5. Employee information and training?. Company employees will be trained pursuant to the provisions of 29 CFR 1910.1026(l)(2). In addition, the Companies agree to train employees in the provisions of this Agreement within sixty (60) days of the Opt-In Date (defined in paragraph 7 of this Agreement). The training regarding this Agreement shall be provided in language the employees can understand.
6. Enforcement. Within thirty (30) days of the execution of this Agreement, OSHA will publish a notice in the Federal Register amending 29 CFR 1910.1026 as follows: (1) A copy of this Agreement will be attached to the Standard as Appendix A; (2) a new paragraph, 1910.1026(n)(4), will be added to the Standard, and will read: "In facilities that become parties to the settlement agreement included in Appendix A, engineering controls required by paragraph (f) of this section shall be implemented no later than December 31, 2008"; and (3) existing paragraph 1910.1026(n)(3) will be amended to read: "Except as provided in (n)(4), for all employers, engineering controls required by paragraph (f) of this section shall be implemented no later than May 31, 2010."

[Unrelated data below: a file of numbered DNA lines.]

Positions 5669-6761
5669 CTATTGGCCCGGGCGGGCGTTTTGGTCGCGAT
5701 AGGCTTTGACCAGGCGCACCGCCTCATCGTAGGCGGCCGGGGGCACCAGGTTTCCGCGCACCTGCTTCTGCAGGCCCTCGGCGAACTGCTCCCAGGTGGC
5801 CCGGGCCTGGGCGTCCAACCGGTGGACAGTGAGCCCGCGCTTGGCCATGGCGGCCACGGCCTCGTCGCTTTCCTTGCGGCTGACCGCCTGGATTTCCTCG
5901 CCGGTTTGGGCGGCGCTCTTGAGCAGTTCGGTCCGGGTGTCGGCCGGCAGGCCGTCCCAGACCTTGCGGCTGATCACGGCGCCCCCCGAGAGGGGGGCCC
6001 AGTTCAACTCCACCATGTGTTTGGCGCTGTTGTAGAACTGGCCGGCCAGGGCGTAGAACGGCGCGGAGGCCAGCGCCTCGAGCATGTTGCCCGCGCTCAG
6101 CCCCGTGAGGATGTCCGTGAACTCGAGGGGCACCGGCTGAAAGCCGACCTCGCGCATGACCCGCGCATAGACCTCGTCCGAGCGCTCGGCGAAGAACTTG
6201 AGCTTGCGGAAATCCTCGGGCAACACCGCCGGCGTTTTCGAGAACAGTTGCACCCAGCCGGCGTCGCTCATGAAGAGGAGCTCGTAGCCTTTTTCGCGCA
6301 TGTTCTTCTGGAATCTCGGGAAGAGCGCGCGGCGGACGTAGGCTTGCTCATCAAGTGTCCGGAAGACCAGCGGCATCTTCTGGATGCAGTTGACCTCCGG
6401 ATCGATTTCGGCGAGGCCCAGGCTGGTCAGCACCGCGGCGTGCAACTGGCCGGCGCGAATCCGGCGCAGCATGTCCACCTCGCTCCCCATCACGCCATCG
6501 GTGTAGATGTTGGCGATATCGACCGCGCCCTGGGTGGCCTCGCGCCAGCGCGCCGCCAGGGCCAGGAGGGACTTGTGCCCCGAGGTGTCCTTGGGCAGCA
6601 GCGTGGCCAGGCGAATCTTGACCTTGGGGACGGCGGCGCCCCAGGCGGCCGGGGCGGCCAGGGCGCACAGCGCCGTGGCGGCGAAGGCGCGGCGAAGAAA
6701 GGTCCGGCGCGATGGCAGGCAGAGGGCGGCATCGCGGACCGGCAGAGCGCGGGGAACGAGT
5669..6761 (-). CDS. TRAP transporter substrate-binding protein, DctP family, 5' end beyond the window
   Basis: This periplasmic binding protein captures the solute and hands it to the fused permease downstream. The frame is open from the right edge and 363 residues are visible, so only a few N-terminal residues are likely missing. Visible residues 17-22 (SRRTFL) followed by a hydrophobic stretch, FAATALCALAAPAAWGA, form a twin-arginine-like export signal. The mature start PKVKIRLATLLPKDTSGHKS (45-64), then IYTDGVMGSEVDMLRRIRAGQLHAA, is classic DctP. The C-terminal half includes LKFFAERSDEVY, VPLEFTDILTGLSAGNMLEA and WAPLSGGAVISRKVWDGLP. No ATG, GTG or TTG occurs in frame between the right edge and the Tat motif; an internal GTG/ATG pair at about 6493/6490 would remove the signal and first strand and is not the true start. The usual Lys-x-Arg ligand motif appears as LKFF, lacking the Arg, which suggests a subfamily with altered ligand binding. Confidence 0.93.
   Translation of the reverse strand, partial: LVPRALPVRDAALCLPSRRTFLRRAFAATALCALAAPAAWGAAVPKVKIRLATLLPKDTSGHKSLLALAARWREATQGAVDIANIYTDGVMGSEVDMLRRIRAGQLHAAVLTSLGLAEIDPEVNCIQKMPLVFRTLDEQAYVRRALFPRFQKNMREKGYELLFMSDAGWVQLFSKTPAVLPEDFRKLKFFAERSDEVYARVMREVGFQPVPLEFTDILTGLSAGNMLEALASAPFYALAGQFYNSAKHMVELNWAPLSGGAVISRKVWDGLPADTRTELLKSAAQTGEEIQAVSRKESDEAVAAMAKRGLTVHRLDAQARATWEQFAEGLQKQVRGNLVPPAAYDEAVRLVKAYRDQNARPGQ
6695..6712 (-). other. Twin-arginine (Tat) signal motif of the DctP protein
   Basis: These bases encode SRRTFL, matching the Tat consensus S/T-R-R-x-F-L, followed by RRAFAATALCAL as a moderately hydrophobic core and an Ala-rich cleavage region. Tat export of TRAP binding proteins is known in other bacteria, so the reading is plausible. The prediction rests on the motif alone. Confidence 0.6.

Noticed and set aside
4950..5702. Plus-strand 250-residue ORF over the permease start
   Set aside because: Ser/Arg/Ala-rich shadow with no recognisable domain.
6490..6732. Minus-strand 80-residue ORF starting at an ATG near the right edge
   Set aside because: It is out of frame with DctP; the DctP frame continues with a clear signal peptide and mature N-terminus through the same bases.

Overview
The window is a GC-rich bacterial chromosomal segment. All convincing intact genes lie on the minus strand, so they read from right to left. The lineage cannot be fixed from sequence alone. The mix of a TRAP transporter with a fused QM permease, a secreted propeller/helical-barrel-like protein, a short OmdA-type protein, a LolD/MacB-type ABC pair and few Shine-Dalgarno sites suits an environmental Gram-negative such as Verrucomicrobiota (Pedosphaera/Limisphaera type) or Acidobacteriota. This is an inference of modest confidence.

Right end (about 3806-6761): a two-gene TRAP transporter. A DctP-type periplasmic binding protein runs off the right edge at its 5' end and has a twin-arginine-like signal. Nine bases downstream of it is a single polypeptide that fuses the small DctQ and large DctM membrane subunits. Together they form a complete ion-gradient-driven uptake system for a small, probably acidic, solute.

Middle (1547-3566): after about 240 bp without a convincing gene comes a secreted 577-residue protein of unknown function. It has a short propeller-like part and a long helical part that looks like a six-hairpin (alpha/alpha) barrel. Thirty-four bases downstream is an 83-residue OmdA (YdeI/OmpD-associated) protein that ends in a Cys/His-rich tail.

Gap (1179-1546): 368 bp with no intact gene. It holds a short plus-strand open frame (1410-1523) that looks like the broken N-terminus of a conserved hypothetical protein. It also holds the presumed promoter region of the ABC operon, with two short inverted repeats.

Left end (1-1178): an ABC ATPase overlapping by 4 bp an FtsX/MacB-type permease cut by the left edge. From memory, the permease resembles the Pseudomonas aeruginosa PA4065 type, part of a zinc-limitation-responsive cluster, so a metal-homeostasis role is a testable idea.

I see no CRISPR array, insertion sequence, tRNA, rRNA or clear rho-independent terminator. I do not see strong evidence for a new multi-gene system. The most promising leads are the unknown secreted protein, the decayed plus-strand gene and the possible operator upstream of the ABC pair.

7. Opt-In Date for Companies to become parties to this Agreement. The Federal Register notice described in paragraph 6 of this Agreement will provide notice of the provisions of this Agreement, and of the revisions to the Standard described in paragraph 6, and will provide until November 30, 2006, for eligible facilities to become parties to this Agreement, and be subject to all of the duties, obligations, and rights herein. The last date for signing by facilities shall be referred to as the Opt-In Date. The opt in option will be available on a facility by facility basis and only to SFIC members and other surface-finishing and metal-finishing job shop facilities within the jurisdiction of Federal OSHA. (For purposes of this Agreement, a "job shop" is defined as a facility that sells plating or anodizing services to other companies.) Moreover, the terms of this Agreement apply only with respect to the performance of surface-finishing and metal-finishing operations in those facilities. Although this Agreement applies only to facilities within the jurisdiction of Federal OSHA, OSHA will encourage States with OSHA-approved State occupational safety and health plans to either honor and implement the terms of this Agreement, including the amendments to the standard described in paragraph 6, or to take an alternative position, which may include entering into separate arrangements with surface- and metal-finishing job shop facilities (or their representatives) in their jurisdiction.